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how to support a candidate
February 3, 2012 2:58 PM   Subscribe

What are some good ways I can support a candidate?

I've never been political at all, so this is new territory for me and not sure how I can make a difference. I am just really excited about tis candidate. He is the only one who is even talking about making any real change in DC. He's also the only one who seems to actually understand how an economy works. I am worried about getting duped again like in the last election but given this guys track record and everthing seems sincere because it's doesn't appear to be written for him; his responses come from his heart. He is still the underdog, so i'm really worried he won't make it past the primaries.

1. If I registered as democratic last time around, is it to late to register as republican for my states primary in march?
2. Besides sending money to his comittee, what else can I do to support him?
posted by udon to Law & Government (10 answers total)
 
Which state are you in?

Volunteer. The local campaign headquarters for whomever your candidate is needs people to get out the vote, make fundraising calls, perhaps go door to door, stuff envelopes, etc.
posted by Gucky at 3:02 PM on February 3, 2012 [1 favorite]


is it to late to register as republican for my states primary in march?

Depends. Google "voter registration [your state]."

Call his campaign and offer to volunteer. You may be asked to hang tags on doorknobs, or knock on doors to encourage people to vote for him, or stuff envelopes, or organize house parties. Call the campaign and ask what you can do.
posted by rtha at 3:02 PM on February 3, 2012


If your profile location is correct, it looks like the deadline to register for the primary is 22 days before the primary.
posted by rtha at 3:04 PM on February 3, 2012


If you have time, call the campaign and offer your time. If you have money, give it to the campaign and they'll use it to buy other people's time. "People spending time" is pretty much what the campaign needs.

If the candidate really isn't well-known, tell your friends about him. Lots of people don't vote in primaries, and what a less-known candidate most needs is name recognition.

And, as always when giving of yourself to a political campaign, prepare to be disappointed!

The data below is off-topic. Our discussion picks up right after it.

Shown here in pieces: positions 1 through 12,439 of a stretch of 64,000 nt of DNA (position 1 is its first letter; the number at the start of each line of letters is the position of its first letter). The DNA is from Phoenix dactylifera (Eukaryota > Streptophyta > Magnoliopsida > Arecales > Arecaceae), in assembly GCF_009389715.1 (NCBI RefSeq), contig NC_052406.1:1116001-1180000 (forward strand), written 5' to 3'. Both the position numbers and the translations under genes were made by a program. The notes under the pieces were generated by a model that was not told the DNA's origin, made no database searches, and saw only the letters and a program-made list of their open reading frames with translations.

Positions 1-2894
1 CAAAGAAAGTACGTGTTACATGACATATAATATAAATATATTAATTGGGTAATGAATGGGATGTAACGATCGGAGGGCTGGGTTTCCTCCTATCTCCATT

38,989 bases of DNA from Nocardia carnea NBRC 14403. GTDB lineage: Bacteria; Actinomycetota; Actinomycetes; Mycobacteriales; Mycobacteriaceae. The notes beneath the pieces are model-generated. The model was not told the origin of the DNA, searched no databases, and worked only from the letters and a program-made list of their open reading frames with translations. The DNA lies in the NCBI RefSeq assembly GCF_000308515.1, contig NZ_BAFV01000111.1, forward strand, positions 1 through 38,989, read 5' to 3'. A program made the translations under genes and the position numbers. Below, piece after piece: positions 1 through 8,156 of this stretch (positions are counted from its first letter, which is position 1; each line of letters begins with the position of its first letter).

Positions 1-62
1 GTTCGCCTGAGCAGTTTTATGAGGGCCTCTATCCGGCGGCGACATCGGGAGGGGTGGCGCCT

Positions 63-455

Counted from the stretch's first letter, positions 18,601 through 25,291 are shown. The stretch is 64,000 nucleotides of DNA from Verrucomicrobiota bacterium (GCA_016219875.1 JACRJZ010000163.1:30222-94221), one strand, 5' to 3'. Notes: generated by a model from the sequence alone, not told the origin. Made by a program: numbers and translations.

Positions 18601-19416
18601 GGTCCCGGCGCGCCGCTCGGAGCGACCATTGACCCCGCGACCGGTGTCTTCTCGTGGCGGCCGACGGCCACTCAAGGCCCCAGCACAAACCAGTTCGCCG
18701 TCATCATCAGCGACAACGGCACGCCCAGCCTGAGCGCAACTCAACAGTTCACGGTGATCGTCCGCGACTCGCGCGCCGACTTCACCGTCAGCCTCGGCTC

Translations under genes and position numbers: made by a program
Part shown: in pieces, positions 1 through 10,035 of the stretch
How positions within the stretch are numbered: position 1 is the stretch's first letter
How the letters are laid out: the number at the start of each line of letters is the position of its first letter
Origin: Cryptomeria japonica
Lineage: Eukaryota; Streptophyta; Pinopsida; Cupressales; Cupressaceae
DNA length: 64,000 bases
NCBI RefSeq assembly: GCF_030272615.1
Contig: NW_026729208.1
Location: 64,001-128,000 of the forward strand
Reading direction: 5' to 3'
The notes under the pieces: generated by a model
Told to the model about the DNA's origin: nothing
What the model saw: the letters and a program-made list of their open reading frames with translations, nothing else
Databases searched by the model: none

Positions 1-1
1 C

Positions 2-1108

posted by escabeche at 3:06 PM on February 3, 2012 [1 favorite]


If you're looking to vote in the Republican primary in Virginia, you should be aware that the state Republicans are requiring everybody who votes to sign a loyalty oath stating that "I, the undersigned, pledge that I intend to support the nominee of the Republican Party for president."

Obviously it's completely non-binding in any legal sense, but if your word is important to you, it's something to take into consideration, particularly going in supporting an underdog.
posted by strangely stunted trees at 4:07 PM on February 3, 2012 [2 favorites]


Volunteer work for, speaking out in favor of (word of mouth, letters-to-the-editor, etc.), and fund$ are far more valuable than any (your) single vote. (Doubt you got duped like you say, and skeptical of your political evaluation -- but that's because I have have been very political for very long. YMMV.) Gyrations to re-register are barely worth it.
posted by lathrop at 7:01 PM on February 3, 2012


Volunteer--canvassing, phonebanking, are often the easiest ways to make the most impact.

Yard sign--especially if you live somewhere with a fair amount of traffic.

Money--he will need a lot!

Email--email your friends about him, talk to everyone you know about him.
posted by manicure12 at 11:42 PM on February 3, 2012


Don't register as a Republican (bad idea for lots of reasons - strangely stunted trees's point above, also should you ever want to run for office yourself it'll come back to haunt you, etc.), but yeah, it's all about giving money and/or time. Canvassers and phone-bankers are usually what campaigns need most, but call the campaign and find out. Also, make sure similarly-minded family and friends show up for the primary - since turnout for these things is comparatively low, a few votes really can make a difference.

If you are in Virginia, I am incredibly curious about who this candidate is - I used to be deep into Virginia politics but am sort of out of the loop now, and have no idea who this exciting underdog candidate might be.

Good luck!
posted by naoko at 12:16 AM on February 4, 2012


Aaand, I just saw your tags. Well...I guess you could switch parties then if that's how you feel? I originally thought you were just trying to game the system, rather than actually being committed to a Republican candidate despite having voted Democratic in the past. Have at it, then.
posted by naoko at 12:20 AM on February 4, 2012


That Virginia loyalty pledge sounds awful; really perpetuates the "my team vs. your team" thing rather than supporting individual ideas and candidates. That said, it looks like the plan has been scrapped?
posted by losvedir at 8:45 AM on February 4, 2012


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